10 May 2015

A grim anniversary.

On 10 May 1933 the Nazis staged book burnings in cities across Germany, newly fallen into Nazi dictatorship. Among the authors whose books were burnt were Bertolt Brecht, Jack London, Thomas Mann, Erich Remarque, Marcel Proust, and Sigmund Freud. It was a move to instil an Aryan nationalist spirit upon the Germans.

Heinrich Heine was one of the authors whose books were burnt. He was a poet and born a Jew. He had presciently written in a play a hundred years earlier that where they burn books they will in the end burn people.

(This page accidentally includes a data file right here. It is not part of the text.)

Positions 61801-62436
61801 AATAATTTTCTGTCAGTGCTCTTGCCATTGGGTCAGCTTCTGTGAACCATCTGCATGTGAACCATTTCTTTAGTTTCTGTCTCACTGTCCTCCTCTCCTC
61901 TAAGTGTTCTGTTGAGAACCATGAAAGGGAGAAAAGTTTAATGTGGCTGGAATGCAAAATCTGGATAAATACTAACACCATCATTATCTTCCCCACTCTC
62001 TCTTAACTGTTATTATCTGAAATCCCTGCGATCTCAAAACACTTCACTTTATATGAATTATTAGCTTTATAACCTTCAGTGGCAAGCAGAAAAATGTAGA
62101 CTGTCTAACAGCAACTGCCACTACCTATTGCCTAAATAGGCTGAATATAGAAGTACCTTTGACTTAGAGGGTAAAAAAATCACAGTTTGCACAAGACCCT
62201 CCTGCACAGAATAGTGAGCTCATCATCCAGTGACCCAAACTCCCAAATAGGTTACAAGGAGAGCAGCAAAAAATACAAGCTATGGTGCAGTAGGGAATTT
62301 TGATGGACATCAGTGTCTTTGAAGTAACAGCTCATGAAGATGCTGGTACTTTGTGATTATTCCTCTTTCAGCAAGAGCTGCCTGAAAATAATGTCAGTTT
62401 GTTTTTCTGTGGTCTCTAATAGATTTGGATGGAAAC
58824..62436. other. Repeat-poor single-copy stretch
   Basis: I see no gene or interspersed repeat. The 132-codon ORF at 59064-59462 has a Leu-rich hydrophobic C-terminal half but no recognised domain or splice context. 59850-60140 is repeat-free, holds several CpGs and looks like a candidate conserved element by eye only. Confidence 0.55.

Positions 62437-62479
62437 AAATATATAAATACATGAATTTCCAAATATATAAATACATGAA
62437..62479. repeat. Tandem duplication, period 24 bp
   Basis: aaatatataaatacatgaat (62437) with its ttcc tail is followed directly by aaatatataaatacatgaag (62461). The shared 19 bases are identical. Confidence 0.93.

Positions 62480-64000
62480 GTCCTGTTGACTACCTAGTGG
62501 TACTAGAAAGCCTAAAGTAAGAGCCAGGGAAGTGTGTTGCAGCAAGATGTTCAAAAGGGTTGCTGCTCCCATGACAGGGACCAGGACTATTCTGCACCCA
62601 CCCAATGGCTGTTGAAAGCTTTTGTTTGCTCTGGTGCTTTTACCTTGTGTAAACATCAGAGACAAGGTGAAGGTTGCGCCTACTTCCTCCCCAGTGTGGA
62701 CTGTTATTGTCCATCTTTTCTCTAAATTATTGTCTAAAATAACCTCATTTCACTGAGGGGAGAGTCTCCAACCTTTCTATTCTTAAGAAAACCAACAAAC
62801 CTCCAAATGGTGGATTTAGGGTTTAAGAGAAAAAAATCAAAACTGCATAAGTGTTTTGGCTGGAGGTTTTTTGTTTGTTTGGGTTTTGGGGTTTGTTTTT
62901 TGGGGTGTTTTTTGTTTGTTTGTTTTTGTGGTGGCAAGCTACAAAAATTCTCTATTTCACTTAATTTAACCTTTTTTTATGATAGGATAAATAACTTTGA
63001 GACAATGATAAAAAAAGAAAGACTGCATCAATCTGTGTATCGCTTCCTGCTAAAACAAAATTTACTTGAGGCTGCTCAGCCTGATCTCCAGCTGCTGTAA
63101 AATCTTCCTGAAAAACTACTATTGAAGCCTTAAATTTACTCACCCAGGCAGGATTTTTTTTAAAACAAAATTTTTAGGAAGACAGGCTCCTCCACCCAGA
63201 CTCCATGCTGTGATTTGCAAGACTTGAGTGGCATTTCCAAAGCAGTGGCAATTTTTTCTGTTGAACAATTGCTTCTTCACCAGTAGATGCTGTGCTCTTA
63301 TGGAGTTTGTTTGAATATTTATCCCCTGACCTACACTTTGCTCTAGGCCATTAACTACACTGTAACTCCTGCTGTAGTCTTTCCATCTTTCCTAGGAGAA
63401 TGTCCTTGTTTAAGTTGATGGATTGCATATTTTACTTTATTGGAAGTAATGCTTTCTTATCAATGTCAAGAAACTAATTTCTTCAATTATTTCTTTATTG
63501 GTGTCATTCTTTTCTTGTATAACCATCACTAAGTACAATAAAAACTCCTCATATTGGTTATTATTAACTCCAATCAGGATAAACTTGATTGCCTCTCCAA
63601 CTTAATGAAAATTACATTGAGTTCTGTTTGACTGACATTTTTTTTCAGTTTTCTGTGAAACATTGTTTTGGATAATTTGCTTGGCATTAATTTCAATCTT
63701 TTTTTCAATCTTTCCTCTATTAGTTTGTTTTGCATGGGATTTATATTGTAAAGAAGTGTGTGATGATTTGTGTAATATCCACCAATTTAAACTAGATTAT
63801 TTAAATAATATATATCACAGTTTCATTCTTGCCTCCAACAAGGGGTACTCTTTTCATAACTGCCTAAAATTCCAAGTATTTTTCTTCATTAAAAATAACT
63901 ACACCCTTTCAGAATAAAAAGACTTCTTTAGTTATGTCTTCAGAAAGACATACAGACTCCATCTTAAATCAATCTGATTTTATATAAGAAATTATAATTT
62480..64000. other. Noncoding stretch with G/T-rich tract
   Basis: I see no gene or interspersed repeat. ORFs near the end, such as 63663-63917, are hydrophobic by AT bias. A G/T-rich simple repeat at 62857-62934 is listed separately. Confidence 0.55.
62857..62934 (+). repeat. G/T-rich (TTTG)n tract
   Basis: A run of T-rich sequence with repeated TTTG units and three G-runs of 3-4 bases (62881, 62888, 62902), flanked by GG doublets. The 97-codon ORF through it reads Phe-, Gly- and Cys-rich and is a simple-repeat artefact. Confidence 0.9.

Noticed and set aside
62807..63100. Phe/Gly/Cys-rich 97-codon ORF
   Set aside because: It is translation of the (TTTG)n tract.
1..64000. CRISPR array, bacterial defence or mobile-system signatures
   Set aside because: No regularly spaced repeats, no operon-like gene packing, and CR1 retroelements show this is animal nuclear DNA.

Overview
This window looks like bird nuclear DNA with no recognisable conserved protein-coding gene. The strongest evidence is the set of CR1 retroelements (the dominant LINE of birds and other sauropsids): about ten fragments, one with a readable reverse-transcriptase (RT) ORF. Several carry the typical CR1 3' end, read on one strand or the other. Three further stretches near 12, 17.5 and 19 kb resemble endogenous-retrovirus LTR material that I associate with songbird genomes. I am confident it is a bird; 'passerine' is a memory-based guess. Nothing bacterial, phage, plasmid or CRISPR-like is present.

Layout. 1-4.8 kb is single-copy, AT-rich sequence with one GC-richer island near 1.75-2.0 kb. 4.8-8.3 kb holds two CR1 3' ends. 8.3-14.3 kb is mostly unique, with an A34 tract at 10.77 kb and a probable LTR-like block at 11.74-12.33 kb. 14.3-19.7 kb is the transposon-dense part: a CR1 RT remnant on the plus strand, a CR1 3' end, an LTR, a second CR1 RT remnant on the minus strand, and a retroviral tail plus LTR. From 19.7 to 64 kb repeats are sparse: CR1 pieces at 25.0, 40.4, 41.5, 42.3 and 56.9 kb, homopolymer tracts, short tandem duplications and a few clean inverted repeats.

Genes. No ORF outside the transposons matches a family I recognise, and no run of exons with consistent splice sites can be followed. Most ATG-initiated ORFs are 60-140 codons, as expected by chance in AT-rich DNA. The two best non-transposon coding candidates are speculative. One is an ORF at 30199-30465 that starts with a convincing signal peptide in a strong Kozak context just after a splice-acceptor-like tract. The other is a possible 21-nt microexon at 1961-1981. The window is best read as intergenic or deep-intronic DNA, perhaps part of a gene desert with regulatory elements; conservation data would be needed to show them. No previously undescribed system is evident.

Burning books is a hideous crime. It suppresses ideas and challenges, it shuts us off from exploring new knowledge and satisfying intellectual curiosity. It stops us from learning of alternative views, of different evidence, of discoveries and theories that shake us, excite us, and enlarge us. It is an attempt to control our very thoughts. Barbarians burn books.

Of course the burning of books by Nazis was followed by far worse horrors: the persecution and murder of innumerable Jews and others.

Heinrich HEINE Almansor (1821) “Das war ein Vorspiel nur, dort wo man Bücher verbrennt, verbrennt man auch am Ende Menschen.”